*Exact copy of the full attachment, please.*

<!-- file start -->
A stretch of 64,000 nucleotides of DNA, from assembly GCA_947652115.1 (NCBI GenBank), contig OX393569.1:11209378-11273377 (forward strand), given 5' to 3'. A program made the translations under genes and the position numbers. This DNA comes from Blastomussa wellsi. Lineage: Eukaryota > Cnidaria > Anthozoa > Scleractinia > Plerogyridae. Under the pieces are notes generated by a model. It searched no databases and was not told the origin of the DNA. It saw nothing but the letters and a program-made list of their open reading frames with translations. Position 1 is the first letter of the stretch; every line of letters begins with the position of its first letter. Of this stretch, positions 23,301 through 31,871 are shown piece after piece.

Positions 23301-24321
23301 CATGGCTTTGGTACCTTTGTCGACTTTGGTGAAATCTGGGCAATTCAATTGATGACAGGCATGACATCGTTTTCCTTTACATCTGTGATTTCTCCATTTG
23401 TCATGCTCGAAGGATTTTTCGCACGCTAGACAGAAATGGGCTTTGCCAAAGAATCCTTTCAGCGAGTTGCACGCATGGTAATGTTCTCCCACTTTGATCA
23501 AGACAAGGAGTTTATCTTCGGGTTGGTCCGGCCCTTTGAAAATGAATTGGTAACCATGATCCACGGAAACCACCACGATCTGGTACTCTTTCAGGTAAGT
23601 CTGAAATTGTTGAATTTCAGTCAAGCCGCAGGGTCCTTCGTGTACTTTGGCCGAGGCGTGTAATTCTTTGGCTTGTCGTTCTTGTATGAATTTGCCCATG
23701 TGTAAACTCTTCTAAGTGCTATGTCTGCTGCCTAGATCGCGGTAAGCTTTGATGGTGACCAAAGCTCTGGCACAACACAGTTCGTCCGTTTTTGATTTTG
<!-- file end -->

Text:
A stretch of 64,000 nucleotides of DNA, from assembly GCA_947652115.1 (NCBI GenBank), contig OX393569.1:11209378-11273377 (forward strand), given 5' to 3'. A program made the translations under genes and the position numbers. This DNA comes from Blastomussa wellsi. Lineage: Eukaryota > Cnidaria > Anthozoa > Scleractinia > Plerogyridae. Under the pieces are notes generated by a model. It searched no databases and was not told the origin of the DNA. It saw nothing but the letters and a program-made list of their open reading frames with translations. Position 1 is the first letter of the stretch; every line of letters begins with the position of its first letter. Of this stretch, positions 23,301 through 31,871 are shown piece after piece.

Positions 23301-24321
23301 CATGGCTTTGGTACCTTTGTCGACTTTGGTGAAATCTGGGCAATTCAATTGATGACAGGCATGACATCGTTTTCCTTTACATCTGTGATTTCTCCATTTG
23401 TCATGCTCGAAGGATTTTTCGCACGCTAGACAGAAATGGGCTTTGCCAAAGAATCCTTTCAGCGAGTTGCACGCATGGTAATGTTCTCCCACTTTGATCA
23501 AGACAAGGAGTTTATCTTCGGGTTGGTCCGGCCCTTTGAAAATGAATTGGTAACCATGATCCACGGAAACCACCACGATCTGGTACTCTTTCAGGTAAGT
23601 CTGAAATTGTTGAATTTCAGTCAAGCCGCAGGGTCCTTCGTGTACTTTGGCCGAGGCGTGTAATTCTTTGGCTTGTCGTTCTTGTATGAATTTGCCCATG
23701 TGTAAACTCTTCTAAGTGCTATGTCTGCTGCCTAGATCGCGGTAAGCTTTGATGGTGACCAAAGCTCTGGCACAACACAGTTCGTCCGTTTTTGATTTTG